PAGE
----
EXAMPLE 1

A wax pattern was coated with several coats of ceramic slurry. The assembly was then heated to remove all wax residue and then baked to cure the ceramic. The mold was then filled with -100 mesh copper-alloy powder in the toe and hosel portion of the club, with an agglomerated mix of 30 micron tungsten carbide and copper alloy powder in the center (clubface) portion of the mold. The mold was agitated to increase the free density of the contained metal powders. The mold and powders were then placed in a retort containing granular graphite, sealed and vacuum pumped and heated to 1650˜F in a hot isostatic pressure vessel. The retort was backfilled with hydrogen and again vacuum pumped several times during the heating cycle. The retort was pressurized at 30,000 psi in nitrogen and held at temperature for 30 minutes.

The resulting clubhead was 100% dense, adequately ductile, had an excellent surface finish, and all grooves and engraving features were sharp and clear.

EXAMPLE 2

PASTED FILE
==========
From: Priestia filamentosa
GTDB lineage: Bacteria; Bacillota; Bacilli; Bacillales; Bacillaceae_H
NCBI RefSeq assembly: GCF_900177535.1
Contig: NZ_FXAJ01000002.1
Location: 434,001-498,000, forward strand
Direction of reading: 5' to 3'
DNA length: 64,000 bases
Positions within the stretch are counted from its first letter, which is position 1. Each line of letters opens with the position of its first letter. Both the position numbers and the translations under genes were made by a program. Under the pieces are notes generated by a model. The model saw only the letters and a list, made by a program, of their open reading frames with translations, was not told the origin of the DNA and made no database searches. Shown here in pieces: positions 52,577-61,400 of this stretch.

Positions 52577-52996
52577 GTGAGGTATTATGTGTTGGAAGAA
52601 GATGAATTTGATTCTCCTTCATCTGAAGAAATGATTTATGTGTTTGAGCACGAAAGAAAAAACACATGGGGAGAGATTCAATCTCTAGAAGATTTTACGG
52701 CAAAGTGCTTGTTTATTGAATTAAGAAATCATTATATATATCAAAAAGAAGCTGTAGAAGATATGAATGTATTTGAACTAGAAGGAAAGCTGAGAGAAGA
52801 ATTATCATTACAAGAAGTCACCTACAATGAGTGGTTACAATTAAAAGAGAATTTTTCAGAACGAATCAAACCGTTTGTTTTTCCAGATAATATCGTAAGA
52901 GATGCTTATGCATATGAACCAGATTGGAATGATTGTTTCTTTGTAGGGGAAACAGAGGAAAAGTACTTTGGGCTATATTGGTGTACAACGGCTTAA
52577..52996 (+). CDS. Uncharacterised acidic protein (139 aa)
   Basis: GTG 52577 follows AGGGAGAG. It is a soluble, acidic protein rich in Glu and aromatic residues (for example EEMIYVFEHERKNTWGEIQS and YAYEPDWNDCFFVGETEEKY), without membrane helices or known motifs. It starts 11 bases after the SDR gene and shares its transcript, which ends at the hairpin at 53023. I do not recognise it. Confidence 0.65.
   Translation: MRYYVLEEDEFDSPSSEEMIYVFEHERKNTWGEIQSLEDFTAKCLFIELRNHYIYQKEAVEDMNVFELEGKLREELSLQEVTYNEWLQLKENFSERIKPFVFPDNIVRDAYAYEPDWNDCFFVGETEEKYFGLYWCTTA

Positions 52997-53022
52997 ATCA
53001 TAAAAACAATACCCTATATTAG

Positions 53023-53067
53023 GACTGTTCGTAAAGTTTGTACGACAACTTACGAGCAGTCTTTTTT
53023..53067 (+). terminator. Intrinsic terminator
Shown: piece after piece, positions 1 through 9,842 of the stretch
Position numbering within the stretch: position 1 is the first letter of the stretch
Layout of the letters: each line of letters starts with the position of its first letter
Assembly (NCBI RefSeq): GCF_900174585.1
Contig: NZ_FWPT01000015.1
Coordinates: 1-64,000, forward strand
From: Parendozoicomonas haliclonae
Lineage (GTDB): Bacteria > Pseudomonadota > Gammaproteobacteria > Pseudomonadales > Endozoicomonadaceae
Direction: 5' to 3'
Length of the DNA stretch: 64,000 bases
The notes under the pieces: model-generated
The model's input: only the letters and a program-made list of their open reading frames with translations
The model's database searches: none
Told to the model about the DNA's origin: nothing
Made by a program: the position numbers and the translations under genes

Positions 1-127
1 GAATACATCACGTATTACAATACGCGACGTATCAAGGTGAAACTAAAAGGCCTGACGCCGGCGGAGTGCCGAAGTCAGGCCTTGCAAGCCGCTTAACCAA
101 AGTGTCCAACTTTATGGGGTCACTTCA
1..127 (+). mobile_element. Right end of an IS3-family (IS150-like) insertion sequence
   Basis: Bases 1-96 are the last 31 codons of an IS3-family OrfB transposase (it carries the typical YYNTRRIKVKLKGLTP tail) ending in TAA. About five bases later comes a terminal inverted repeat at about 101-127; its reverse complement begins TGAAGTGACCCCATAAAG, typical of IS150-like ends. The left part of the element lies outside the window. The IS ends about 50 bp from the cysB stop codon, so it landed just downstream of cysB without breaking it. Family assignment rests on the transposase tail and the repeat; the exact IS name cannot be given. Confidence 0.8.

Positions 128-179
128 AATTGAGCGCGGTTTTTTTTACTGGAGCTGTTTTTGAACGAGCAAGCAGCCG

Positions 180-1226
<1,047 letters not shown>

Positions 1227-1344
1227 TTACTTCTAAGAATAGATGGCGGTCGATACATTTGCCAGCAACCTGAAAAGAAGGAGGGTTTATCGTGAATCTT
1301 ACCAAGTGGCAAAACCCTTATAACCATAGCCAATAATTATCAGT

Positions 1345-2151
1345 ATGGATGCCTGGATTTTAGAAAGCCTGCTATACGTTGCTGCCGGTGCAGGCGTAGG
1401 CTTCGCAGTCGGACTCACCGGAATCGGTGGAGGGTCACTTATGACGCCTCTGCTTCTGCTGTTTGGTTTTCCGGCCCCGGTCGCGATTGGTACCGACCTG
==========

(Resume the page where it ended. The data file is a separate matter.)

A wax pattern was coated with several coats of ceramic slurry and granular materials. The assembly was then heated to remove all wax residue, then baked to cure the ceramic. The mold was then filled with -100 mesh, water-atomized copper-alloy powder in the toe and hosel portion of the club, with an agglomerated mix of 30 micron tungsten carbide and copper alloy powder in the center (clubface) portion of the mold. The mold was agitated to increase the free density of the contained metal powders. The mold and powders were then heated to 1650˜F in a hydrogen atmosphere and sintered for 30 minutes. The ceramic mold was then removed and a light coating of boron nitride was sprayed on the sintered compact to form a second, but much thinner and more "flexible" ceramic mold. This assembly was then placed in a retort containing granular media, sealed and vacuum pumped, then heated to 1650˜F. The retort was then externally pressurized at 30,000 psi in nitrogen and held at temperature for 15 minutes.